Despite what kids learn in school, there is no fall in Israel. The word stav, used to mean fall in modern Hebrew, means winter in Biblical Hebrew. As it says in Song of Songs 2:11: “Ki hineh hastav avar, hageshem chalaf halach lo,” “Behold the stav has passed, the rain has dispersed and gone on its way.” As you can see from the picture above, the rain has not dispersed and whether you choose to call it stav, winter or fall it is here to stay, at least we hope.
We ran into a huge thunderstorm on our way into Bnei Brak for a shiva call Friday morning. I took this picture on our return to Petach Tikva via Jabotinsky Street. Ahead is the submerged street, a stuck car, and other cars inching through on the left. As we watched trying to decide what to do there were periods when no cars got through at all.
In the distance you can see the bridge of Highway 4 over the Geha intersection that borders Petach Tikva and Bnei Brak. Jabotinsky is the only way to get under the highway and into Petach Tikva. We decided to cut out on the left and go the long way around, which took us through Ramat Gan and north Tel Aviv. It was probably the wrong decision, although when we got home we heard they had closed the Geha intersection entirely.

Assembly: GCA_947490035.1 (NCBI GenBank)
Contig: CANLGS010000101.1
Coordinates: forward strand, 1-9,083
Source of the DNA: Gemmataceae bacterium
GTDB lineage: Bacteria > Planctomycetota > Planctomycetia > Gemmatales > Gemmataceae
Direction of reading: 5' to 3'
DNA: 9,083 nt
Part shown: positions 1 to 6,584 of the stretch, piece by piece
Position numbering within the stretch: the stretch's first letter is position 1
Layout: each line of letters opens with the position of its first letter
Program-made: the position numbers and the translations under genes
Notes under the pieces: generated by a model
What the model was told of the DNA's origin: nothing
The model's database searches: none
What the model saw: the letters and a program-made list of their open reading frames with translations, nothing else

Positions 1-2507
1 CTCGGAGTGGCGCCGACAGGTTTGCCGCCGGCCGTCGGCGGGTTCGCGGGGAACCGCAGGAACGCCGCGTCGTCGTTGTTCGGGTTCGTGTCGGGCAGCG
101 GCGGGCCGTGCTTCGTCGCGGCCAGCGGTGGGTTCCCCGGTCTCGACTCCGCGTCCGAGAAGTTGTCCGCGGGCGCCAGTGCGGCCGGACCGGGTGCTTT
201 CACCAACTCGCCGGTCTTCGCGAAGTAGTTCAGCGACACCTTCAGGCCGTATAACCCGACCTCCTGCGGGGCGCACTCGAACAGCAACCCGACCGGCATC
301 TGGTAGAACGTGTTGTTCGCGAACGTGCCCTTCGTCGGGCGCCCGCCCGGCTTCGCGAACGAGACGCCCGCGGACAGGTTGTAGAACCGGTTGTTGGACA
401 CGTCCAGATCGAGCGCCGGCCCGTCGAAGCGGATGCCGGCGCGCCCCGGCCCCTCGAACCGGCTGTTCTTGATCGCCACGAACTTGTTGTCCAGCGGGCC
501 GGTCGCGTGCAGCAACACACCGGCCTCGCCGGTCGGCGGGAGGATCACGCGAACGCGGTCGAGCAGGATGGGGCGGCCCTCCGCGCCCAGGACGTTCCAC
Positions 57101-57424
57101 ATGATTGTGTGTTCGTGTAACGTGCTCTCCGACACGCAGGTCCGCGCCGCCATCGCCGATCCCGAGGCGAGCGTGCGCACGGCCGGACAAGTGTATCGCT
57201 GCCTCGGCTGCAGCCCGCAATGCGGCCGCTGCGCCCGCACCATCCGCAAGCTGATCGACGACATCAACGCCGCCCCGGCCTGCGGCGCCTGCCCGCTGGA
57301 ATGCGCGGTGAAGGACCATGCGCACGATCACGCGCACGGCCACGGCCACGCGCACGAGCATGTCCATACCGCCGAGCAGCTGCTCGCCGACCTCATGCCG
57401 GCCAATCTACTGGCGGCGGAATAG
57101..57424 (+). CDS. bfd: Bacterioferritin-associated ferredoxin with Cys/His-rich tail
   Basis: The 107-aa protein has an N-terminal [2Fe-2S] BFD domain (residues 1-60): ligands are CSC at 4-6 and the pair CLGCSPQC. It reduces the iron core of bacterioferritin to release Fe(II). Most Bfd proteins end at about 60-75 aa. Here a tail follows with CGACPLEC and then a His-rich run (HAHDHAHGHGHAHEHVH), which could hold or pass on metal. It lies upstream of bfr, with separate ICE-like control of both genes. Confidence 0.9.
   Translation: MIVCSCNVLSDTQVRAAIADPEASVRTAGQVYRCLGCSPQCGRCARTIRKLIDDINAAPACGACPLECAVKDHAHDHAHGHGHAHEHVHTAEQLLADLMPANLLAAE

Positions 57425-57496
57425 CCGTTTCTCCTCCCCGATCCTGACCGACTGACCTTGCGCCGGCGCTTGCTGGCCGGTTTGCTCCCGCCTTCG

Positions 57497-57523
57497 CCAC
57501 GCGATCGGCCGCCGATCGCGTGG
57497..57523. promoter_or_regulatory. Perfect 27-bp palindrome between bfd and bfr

Now we have to find the winter clothes. Instead of the wonderful transitional weather of April and May, we will likely alternate between cold/windy/wet and blazingly hot for a good few weeks. Until now we’ve alternated between blazingly hot and tolerably hot. It seems impossible to believe it will get hot again, but from experience I will keep a few short-sleeved shirts in reach. And if you’re planning to buy winter clothes tomorrow, enjoy the crowds because everyone else will have the same idea.